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"Borderlining the threshold of a total loss"?

by Curious in the Southeast

I called my insurance company today to inquire about the status of my claim, after allowing sufficient time for a promised call back that never came through, and was told that the auto body shop my car was towed to has determined my car to be "borderlining the threshold of a total loss".

Now, I have been advised that a new adjuster has been assigned to my case. I was told I will hear more within the next few days as he must assess my car himself to make a determination.

I am currently using a rental car so I have been adequately supplemented in the meantime, but I must admit, I am starting to collect some ants in my pants regarding the future outlook of my vehicle. I'm already skimming the surface on alternate options in the case that my car is a total loss, but I'm not allowing myself to wade waste deep in the instance that they choose to repair my car. I'm trying to find a realistic balance between the two so that I'm not caught with my pants down.

Can you help me form a general idea of what to expect given this situation? Because the insurance agency quoted my car as being "borderline" on the threshold, does this mean they are more than likely to sway to one side over the other? Is my car really* "borderlining" or is this some insurance lingo that I need to decode?

I am refraining from becoming a pushy pest but I must admit, I will maintain my proactive attitude towards this as I continue to educate myself on the fine lines of auto claims. I'm a first-timer here.

Thanks for your time and your assistance in this matter.

Comments for "Borderlining the threshold of a total loss"?

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Nov 03, 2007
ccc valuescope class action suite
by: Anonymous

i would first find out what the "threshold percentage" is for totaling your car out in your state. in order to determine this percentage they must first assign a value to the vehicle. if ccc valuescope is the third party who assigned the totaled out value to your vehicle then google ccc valuescope and read about the class action suit against them and about 15 other major insurance companies for undervaluing claims for totaled out vehicles. this will help educate you in how this whole process works

Nov 03, 2007
by: Hector

The situation you described (a borderline total loss) occurs when a body shop inspects the car and they think they could fix it, but the value to fix the car is very close to the value of the actual car (or what insurance companies believe the value is).

In such case, an actual adjuster from the insurance company is sent to inspect the car. Insurance carriers want to avoid the conflict of interest from the original estimate. The first body shop or mechanic is in the business of repairing vehicles. They could “skew” the estimate so you car is repaired (making them money) when in reality should have been totaled.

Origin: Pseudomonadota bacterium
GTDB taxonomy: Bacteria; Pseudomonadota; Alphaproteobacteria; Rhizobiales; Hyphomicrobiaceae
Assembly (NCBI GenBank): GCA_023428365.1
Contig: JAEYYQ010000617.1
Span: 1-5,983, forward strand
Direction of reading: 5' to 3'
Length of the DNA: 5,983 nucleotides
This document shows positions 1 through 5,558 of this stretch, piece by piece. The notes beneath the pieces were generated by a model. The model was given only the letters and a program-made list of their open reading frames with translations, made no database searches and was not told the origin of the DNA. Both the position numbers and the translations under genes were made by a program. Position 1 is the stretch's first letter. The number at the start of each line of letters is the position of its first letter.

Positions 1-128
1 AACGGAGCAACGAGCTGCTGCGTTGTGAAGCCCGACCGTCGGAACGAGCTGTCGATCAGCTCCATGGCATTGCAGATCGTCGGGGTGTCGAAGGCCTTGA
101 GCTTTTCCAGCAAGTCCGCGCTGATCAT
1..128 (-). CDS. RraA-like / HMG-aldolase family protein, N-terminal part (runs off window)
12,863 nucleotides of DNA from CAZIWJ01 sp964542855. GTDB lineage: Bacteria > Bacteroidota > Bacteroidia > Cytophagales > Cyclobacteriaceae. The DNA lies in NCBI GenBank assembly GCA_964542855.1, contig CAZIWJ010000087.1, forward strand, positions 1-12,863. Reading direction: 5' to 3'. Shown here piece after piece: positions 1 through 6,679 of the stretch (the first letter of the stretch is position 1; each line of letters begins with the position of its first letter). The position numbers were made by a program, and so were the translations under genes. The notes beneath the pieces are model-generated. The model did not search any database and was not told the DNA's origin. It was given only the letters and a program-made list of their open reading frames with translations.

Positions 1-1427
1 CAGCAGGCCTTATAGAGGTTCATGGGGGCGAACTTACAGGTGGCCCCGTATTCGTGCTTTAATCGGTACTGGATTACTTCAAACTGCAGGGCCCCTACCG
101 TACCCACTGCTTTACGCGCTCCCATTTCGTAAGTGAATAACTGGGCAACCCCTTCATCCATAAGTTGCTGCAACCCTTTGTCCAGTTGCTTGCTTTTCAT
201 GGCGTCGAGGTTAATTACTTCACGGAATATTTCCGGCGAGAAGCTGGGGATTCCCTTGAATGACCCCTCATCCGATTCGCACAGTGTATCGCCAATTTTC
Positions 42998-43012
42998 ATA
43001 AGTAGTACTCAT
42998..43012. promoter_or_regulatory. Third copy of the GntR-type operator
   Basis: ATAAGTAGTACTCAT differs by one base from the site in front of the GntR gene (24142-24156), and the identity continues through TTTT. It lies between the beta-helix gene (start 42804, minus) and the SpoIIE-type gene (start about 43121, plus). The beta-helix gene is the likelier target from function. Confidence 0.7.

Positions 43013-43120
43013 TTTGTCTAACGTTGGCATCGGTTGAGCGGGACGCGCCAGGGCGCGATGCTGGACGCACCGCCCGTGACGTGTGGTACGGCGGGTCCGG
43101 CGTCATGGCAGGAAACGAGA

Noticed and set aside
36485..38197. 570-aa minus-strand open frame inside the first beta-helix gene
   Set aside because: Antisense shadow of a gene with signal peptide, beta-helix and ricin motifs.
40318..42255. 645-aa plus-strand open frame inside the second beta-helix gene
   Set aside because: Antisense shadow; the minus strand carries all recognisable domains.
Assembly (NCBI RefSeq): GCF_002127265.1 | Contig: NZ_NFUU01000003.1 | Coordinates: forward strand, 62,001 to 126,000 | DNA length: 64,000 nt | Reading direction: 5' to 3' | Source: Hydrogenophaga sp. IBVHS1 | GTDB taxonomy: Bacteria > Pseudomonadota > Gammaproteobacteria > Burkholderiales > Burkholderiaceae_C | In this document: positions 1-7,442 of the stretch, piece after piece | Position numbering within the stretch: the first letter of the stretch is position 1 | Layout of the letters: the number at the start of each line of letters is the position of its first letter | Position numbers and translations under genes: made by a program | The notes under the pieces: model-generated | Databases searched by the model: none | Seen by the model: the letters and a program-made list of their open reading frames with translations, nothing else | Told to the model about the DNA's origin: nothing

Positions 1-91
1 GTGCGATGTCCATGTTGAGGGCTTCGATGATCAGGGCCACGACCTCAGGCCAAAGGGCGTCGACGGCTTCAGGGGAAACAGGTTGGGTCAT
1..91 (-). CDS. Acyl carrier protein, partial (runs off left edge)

A borderline total loss is a very hard situation. If the total loss threshold was in effect, then it is questionable if the car can be fixed correctly (the insurance company will argue that it will).

When insurance adjusters (and a body shop for that matter) write an estimate, they DO NOT get behind the damage, they simply look over the car as is. This will lead to in accurate numbers. Once you get under the “damage” to fix the car, 80% of the time there will be hidden broken parts that need to be replaced. The cost of repairing and replacing those parts could the put the car past the total loss threshold value.

To make sure that the insurance company is accounting for everything, you can request a “tear down.” This cost the insurance company money (they must pay for this to the shop), so they try to have estimates done without one. You really need to know before they start repairs if the final total amount will really total your car or no.

Regarding your more specific inquiry: does this mean they are more than likely to sway to one side over the other?

Yes, it means that the bodyshop thinks the car can be fixed, but as mentioned above, the insurance company must first double check. If the shop thinks the car is a total loss, the will tell that to the insurance company so the car be towed away.

In such case, the adjuster must inspect the car so they can assess the Fair Market Value.

I hope this helps.

Good Luck,

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